Commerce Department releases Section 232 national security reports
The Commerce Department recommends global tariffs, targeted tariffs or quotas to counter "threatening" steel and aluminum imports, according to the Section 232 national security reports released Friday. The president has until mid-April to decide which action to take, if any.
The findings also show that the U.S. imports more steel than any other country and at least 10 furnaces have closed since 2000, with steel employment dropping 35 percent since 1998.
Said Alliance for American Manufacturing (AAM) President Scott Paul:
"Trump is one step away from taking historic action to defend American jobs and security.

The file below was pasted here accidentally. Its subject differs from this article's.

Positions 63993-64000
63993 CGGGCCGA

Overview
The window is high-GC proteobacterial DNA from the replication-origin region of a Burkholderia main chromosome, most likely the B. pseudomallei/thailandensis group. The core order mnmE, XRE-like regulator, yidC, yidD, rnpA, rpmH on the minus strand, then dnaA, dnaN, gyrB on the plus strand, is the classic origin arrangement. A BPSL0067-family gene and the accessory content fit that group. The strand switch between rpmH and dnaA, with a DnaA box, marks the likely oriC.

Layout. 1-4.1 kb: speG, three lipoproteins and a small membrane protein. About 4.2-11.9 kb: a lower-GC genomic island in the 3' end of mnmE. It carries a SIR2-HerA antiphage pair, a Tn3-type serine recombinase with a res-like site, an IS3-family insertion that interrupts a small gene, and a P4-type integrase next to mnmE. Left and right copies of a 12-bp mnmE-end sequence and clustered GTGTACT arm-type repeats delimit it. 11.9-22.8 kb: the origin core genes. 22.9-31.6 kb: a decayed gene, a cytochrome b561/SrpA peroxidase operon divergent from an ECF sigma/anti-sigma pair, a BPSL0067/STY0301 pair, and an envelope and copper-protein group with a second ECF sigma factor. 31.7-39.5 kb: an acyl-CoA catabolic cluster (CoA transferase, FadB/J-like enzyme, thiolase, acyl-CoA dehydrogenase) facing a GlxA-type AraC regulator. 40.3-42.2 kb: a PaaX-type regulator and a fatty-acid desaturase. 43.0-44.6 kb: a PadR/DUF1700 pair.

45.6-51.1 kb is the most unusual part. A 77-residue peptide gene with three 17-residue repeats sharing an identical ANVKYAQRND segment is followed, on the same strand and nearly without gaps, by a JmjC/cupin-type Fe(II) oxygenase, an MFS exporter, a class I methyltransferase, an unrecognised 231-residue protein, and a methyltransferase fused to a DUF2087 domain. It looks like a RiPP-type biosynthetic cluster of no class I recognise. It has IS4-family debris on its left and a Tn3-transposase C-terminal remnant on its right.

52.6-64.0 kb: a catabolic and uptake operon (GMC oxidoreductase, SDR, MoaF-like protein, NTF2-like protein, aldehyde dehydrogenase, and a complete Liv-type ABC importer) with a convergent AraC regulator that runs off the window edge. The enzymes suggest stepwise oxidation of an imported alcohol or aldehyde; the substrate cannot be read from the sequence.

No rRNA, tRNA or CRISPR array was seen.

"We believe the action must be broad, robust and comprehensive, and the Commerce Department report makes a compelling case for immediate action.
"Any exclusions deserve appropriate scrutiny. Otherwise, the Washington swamp will be filled with importers trying to undermine American jobs.
"American workers are counting on President Trump to stand up for them.”
Scott Paul who testified about the Section 232 investigations at a Friday Senate Finance subcommittee hearing, recently joined TIME magazine's Molly Ball on a trip to Coatesville, Pa., home to the nation's longest continuously operating steel plant. It is also one of at least two Pennsylvania steel facilities that announced layoffs since the Section 232 investigation began. To hear from these and other workers facing layoffs, visit Time.com and AmericanManufacturing.org.